On the legal front, Appalachian Voices and our partners challenged Duke and Dominion’s mad dash to rush their permits through the regulatory system. The many lawsuits against developers’ flawed permits significantly contributed to the delay and ultimately to the win against the Atlantic Coast Pipeline.
When the Atlantic Coast Pipeline was announced in 2014, the economic landscape for natural gas was vastly different. In the years that this project lumbered along, supply dwarfed domestic and international demand.
Days before canceling the pipeline, Dominion insisted the ACP would be operational by 2022. From the project’s inception, economic experts were signaling caution about an overbuild of natural gas infrastructure, noting that existing pipelines would be sufficient, with some minor upgrades. And even Dominion Energy had canceled plans for new gas units that it claimed would be served by the ACP.
Residents say: “No Pipeline!”
Communities in and near the path of the Atlantic Coast Pipeline had a wide variety of concerns that come with the threat of living by a massive fracked-gas pipeline.
Damage to the environment: Imagine the trees and wildlife habitat lost from gouging a 600-mile long, 125-foot wide swath through Appalachia. Then there’s the massive erosion and sediment pollution to our waterways, and the potential to diminish groundwater supplies and run residential wells dry.
Climate impacts: North Carolina’s and Virginia’s governors both committed to clean energy goals that would be impossible to achieve if this pipeline was built, as it would have further committed the region to decades of fossil fuel consumption. One report found that the ACP would have led to climate pollution equivalent to 20 coal-fired power plants.
Explosions: Much of the pipeline was going to be built on steep, unstable slopes that are susceptible to landslides, increasing the risk of a pipe rupture. Explosions happened on two separate pipelines in similar terrain in 2018.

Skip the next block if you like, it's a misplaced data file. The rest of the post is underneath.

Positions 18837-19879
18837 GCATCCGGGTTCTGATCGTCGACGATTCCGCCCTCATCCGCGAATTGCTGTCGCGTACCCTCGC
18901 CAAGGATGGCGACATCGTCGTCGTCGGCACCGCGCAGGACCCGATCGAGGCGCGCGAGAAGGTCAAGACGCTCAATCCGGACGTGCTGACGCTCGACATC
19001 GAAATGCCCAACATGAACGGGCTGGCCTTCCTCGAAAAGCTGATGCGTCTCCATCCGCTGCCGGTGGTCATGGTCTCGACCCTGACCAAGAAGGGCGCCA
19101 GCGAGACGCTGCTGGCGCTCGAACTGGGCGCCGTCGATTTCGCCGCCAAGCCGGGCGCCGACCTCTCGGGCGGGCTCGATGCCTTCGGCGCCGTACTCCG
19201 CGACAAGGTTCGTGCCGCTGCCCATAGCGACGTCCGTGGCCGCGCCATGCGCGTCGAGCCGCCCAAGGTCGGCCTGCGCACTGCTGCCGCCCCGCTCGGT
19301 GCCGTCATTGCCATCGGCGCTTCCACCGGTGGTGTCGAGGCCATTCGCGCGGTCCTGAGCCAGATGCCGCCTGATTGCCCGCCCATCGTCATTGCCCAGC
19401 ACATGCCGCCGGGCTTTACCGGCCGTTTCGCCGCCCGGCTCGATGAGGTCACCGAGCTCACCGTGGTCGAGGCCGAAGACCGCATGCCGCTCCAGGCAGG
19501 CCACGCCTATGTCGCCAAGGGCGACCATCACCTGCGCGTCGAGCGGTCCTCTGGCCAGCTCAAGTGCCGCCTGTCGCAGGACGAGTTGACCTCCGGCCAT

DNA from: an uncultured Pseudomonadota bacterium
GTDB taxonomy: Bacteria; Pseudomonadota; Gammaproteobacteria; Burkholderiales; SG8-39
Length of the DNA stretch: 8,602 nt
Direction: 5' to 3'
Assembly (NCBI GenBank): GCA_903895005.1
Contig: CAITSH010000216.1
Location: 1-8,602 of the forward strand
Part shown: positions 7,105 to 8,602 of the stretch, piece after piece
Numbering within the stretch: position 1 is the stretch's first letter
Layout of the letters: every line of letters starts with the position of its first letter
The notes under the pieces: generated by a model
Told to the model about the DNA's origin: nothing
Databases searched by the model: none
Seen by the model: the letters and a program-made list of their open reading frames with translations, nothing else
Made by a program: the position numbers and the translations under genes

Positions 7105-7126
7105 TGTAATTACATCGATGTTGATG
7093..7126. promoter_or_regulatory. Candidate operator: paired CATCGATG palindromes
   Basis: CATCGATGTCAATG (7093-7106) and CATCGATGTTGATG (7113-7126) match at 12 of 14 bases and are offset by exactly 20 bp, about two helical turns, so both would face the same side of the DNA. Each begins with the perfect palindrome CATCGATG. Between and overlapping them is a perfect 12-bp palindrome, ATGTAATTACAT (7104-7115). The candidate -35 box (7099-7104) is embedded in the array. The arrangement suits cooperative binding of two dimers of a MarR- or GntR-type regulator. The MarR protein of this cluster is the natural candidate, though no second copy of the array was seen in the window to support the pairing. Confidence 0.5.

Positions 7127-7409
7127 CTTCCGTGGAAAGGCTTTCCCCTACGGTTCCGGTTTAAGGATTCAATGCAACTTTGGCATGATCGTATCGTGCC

Eminent domain for private gain: The Federal Energy Regulatory Commission allowed ACP to seize land from individuals, families and businesses all along the route through eminent domain, even before the pipeline had secured all required permits. ACP developers did not have to pay people upfront for use of their land.
Environmental justice: The Atlantic Coast Pipeline would have disproportionately impacted low-income communities, communities of color, and Native American communities. These communities include:
- Union Hill, Va.: This historic, predominantly Black community was the planned site for a Dominion Energy 54,000-horsepower compressor station. Union Hill would have been severely impacted by noise, air pollution and disruption of the community’s culture, in addition to the dangers that come with having a 42-inch fracked gas pipeline so close to their homes.
- Northampton County, N.C.: Another compressor station was slated for this predominately African-American community that is already swamped with pollution from industrial hog farms and a wood pellet plant. In 2018, Northampton County fought off a proposal to have a coal ash landfill built in their community.
- Robeson County, N.C.: The proposed endpoint of the now-canceled ACP is in this largely Native American community, and it would have crossed multiple culturally significant sites.
Thanks to all for a hard-fought victory!
This landmark victory would not have been possible without the hard work of countless community activists and organizations, including the Southern Environmental Law Center, Friends of Buckingham, Alliance for the Shenandoah Valley and the many other local, state and national organizations that are members of the Allegheny-Blue Ridge Alliance.